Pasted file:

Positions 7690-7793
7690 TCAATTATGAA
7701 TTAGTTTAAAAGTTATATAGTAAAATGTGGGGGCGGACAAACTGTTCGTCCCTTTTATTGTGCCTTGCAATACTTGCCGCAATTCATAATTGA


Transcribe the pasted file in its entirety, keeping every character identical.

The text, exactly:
Positions 7690-7793
7690 TCAATTATGAA
7701 TTAGTTTAAAAGTTATATAGTAAAATGTGGGGGCGGACAAACTGTTCGTCCCTTTTATTGTGCCTTGCAATACTTGCCGCAATTCATAATTGA